Planting Lilacs

Successfully establishing a new shrub in your yard starts with your planting site and method. Make sure you give your plants the right foundation! All Stark shrubs can be planted as a hedge forming a beautiful living fence. Space privets 8"-12” apart and lilacs 3'-5’ apart.

NOTE: This is part 3 in a series of 8 articles. For a complete background on how to grow lilacs, we recommend starting from the beginning.

Planting Steps

  • Before planting: soak roots in a tub or large trash can of water for one to two hours to keep them from drying while you dig. Do not soak more than six hours. DO NOT expose roots to freezing temperatures while planting. Your trees and plants may be planted even when temperatures are quite cool. Generally, as long as your soil is workable, it is fine to plant. If a hard frost is expected, it is advisable to delay planting for a while until temperatures become more moderate.
  • Dig the hole deep and wide enough so the root system has plenty of room. (Keep the topsoil in a separate pile so you can put it in the bottom of the hole, where it’ll do the most good.)
  • Roots grow better in soil that’s been loosened, so mix in our Coco-Fiber Potting Medium into your pile of topsoil. You can also use dehydrated cow mature, garden compost or peat moss (up to 1/3 concentration).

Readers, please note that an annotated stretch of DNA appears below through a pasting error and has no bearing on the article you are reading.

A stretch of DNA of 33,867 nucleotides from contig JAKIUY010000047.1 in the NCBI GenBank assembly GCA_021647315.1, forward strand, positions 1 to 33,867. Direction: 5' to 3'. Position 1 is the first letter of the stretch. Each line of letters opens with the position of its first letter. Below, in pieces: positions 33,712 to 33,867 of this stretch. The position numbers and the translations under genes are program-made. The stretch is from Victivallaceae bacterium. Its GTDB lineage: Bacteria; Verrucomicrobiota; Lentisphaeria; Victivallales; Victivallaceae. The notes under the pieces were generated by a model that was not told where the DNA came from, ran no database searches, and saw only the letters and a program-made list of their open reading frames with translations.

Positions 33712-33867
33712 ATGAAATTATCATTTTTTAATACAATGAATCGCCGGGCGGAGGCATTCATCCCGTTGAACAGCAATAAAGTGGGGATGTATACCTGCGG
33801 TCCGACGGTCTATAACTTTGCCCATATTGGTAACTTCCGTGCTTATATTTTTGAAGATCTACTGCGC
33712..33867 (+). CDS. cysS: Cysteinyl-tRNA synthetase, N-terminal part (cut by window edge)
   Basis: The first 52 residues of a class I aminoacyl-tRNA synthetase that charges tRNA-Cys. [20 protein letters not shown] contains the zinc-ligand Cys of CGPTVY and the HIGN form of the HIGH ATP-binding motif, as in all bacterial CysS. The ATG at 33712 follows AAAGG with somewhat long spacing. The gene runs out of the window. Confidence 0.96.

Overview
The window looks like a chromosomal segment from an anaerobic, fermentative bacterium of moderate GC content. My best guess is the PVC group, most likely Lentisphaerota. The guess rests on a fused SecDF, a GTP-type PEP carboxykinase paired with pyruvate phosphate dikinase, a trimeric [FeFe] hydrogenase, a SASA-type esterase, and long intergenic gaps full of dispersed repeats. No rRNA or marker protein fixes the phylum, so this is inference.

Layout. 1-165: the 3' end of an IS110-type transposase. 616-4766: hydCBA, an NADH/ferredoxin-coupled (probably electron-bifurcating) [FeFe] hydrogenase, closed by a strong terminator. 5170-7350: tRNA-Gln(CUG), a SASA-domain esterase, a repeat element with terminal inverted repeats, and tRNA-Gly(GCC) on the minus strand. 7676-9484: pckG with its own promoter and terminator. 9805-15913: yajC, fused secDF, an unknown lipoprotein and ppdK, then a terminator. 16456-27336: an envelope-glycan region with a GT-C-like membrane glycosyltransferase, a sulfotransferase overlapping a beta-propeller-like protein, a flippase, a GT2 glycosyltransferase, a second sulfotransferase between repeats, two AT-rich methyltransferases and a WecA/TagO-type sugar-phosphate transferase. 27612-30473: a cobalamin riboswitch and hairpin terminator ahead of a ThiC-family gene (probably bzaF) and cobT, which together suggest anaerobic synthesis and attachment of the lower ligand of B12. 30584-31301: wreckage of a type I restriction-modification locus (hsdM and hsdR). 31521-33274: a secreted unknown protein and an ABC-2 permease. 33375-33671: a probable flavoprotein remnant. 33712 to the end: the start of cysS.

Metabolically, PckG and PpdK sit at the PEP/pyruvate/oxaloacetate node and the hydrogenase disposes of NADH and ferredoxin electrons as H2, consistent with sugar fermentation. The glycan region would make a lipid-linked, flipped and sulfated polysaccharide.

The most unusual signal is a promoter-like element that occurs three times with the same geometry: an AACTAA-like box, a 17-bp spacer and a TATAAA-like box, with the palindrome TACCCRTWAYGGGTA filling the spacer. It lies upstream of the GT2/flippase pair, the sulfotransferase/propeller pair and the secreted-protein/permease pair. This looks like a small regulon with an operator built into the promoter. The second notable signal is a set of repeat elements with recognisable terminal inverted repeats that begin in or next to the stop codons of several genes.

• Fill the hole, putting the topsoil back in first. You can avoid creating air pockets by working the soil carefully around the roots and tamping down firmly.
  • Create a rim of soil around the planting hole 2” above ground level. This allows water to stand and soak in. (In the fall, spread soil evenly around tree to prevent damage from water freezing around the plant.)


  • Water your new shrub. Deep, thorough soaking is best, with a solution of Stark® Tre-Pep® Fertilizer. (If planting in the fall, wait to fertilize until spring for best results.) This effective starter fertilizer helps trees and plants grow quickly and vigorously. After watering, if soil compacts, be sure to add enough soil to fill the hole to ground level.

Potted Shrubs

  • Make sure the pot is well watered and nicely moist to ease the stress of transplanting.
  • Dig a hole larger than the size of the root-ball to thoroughly loosen the surrounding soil.
  • Backfill the hole until it is large enough to accommodate the root-ball.
  • Shrubs should be planted at the same depth they grew in the pot.
  • Potted shrubs generally do not need such pruning at transplant time. In later years, your shrub may be trimmed to keep it in bounds.

One final point: Please be sure to remove the nametag from your plant. As the plant grows, this small piece of plastic can choke off the circulation, damaging or killing it. If you’d like to keep the tag on your plant, retie it loosely with soft twine.

NEXT: Fertilizing Lilacs
Previous: How to Acclimate Lilacs